Are environmental factors contributing to the spread of coronavirus disease — and making it more deadly? Some new scientific studies reveal it’s possible.
With the strong link between respiratory diseases and coronavirus deaths, scientists wanted to search for any possible links to air pollution. Could air pollution make COVID-19 more dangerous?
One study observed coronavirus mortality in Italy, Spain, France and Germany and found that 78% of the deaths occurred in areas with the highest NO2 concentrations in combination with atmospheric conditions that prevented an effective dispersion of pollution.
Another study, led by Francesca Dominici, director of the Harvard Data Science Initiative, stated that higher historical pollution levels could experience higher pandemic mortality rates.
In a letter sent to MedRxiv magazine, a group of scientists provided preliminary results that suggest conditions of atmospheric stability and high concentrations of particulates could favor the spread of the virus in the atmosphere.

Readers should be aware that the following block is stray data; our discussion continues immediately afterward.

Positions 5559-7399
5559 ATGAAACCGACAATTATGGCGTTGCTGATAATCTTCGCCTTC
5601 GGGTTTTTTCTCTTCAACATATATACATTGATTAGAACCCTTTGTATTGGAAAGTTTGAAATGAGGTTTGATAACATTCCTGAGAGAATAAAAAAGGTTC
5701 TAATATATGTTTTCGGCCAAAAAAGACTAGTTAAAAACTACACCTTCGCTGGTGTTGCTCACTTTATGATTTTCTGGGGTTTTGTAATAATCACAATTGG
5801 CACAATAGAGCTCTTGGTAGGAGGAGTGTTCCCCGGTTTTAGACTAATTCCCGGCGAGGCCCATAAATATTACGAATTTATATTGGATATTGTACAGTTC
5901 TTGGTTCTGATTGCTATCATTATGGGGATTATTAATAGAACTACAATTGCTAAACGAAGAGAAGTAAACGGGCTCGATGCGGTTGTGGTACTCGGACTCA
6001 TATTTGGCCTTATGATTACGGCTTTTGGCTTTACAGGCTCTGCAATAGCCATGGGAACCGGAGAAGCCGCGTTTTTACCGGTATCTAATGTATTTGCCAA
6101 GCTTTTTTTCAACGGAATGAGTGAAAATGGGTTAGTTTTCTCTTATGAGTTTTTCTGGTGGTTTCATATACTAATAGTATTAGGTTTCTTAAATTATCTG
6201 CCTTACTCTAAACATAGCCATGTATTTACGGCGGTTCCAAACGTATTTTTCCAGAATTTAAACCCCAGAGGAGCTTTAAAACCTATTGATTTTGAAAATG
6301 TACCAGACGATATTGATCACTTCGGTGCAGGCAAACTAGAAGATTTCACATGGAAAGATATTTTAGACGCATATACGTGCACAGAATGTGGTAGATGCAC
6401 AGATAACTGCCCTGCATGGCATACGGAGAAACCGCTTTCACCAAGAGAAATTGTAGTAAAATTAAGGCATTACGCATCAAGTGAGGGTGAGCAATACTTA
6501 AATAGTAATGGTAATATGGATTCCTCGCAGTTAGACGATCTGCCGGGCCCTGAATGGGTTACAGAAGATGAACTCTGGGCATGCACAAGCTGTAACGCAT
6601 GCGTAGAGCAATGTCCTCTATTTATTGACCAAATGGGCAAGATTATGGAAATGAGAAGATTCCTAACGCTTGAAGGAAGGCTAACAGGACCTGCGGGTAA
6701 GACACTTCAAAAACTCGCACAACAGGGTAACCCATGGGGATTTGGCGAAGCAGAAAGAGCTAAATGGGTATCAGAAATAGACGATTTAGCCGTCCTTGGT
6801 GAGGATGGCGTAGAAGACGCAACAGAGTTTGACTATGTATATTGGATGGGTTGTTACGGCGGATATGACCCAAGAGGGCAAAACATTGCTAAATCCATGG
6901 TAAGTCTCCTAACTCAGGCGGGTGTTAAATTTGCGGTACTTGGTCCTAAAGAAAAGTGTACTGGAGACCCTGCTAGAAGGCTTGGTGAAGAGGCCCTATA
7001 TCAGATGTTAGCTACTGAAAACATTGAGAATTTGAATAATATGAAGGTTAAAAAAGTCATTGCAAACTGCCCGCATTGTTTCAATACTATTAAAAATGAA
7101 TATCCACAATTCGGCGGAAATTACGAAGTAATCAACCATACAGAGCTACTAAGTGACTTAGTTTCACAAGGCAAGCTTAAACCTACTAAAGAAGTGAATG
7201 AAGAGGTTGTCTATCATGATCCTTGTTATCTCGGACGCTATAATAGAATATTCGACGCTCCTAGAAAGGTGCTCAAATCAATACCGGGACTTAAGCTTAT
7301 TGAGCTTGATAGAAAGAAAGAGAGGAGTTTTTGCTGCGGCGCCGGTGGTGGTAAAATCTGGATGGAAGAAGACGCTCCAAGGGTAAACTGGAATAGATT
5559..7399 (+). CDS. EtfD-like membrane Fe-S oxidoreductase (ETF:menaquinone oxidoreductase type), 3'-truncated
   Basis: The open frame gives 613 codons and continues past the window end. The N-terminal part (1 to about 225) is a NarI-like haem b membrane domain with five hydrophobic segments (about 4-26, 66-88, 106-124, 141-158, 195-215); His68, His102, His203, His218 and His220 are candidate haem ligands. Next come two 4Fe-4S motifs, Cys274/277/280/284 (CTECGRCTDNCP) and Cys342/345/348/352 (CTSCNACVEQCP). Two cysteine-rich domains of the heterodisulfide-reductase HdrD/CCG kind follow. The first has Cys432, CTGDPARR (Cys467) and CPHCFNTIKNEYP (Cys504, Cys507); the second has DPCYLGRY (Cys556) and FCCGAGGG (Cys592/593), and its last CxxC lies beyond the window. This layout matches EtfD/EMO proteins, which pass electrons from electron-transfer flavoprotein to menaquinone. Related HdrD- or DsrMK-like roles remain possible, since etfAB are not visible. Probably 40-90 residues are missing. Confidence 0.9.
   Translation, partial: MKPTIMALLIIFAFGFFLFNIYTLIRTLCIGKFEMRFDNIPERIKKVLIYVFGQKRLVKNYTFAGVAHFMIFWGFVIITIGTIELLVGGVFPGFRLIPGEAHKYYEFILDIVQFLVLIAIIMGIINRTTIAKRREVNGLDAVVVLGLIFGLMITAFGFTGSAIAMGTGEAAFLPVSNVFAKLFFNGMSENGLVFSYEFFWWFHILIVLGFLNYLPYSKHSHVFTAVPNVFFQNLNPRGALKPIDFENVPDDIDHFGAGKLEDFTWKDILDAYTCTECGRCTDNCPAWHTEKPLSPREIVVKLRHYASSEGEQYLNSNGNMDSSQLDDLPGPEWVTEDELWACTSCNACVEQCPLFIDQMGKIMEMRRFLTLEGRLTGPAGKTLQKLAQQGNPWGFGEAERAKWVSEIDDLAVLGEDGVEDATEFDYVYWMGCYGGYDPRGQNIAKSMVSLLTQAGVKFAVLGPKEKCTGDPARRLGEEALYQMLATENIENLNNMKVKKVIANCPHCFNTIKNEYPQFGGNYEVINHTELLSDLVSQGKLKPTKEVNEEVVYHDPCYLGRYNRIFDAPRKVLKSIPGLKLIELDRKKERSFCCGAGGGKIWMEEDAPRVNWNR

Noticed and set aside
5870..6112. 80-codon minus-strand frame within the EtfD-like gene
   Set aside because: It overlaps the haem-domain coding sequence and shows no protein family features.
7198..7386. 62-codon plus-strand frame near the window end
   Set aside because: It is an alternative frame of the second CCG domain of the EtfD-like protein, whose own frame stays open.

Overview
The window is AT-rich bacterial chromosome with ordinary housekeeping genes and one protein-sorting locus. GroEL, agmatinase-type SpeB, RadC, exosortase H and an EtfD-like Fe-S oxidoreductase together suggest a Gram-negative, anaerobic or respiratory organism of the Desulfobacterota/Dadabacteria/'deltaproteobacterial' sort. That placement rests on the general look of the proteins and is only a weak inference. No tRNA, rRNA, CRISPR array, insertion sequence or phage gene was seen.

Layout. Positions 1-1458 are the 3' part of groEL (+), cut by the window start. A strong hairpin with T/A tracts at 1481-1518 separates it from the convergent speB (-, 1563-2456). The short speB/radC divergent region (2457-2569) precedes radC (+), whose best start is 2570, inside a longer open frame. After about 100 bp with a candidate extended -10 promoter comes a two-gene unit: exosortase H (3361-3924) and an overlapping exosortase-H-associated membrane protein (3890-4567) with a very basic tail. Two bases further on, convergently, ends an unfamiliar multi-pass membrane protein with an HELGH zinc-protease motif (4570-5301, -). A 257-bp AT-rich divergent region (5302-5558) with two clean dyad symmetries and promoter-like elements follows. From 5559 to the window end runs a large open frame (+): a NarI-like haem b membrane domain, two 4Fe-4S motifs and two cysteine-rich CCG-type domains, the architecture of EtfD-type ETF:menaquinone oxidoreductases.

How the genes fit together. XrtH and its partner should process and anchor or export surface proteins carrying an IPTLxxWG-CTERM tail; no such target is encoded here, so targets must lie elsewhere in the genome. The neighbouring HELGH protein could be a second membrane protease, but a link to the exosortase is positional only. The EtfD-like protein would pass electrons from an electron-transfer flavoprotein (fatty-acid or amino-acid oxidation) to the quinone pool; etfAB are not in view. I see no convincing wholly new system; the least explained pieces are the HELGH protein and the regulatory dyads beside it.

Although further studies are needed, one thing seems certain: pollution can’t be good for a disease that affects the respiratory system.
At Karmagawa, we’ll keep watch for how we can protect the environment so that we can all help keep our family and friends safe.
Have you ever thought of sharing stories about what’s happening in your local environment?
If so, we have a new course that may interest you.
We joined forces with professional filmmaker Amir Zakeri to create a masterclass about the art of storytelling through video — and you can save 50% on the presale now.
Do you believe that unhealthy environments can make diseases more dangerous? Leave a comment below.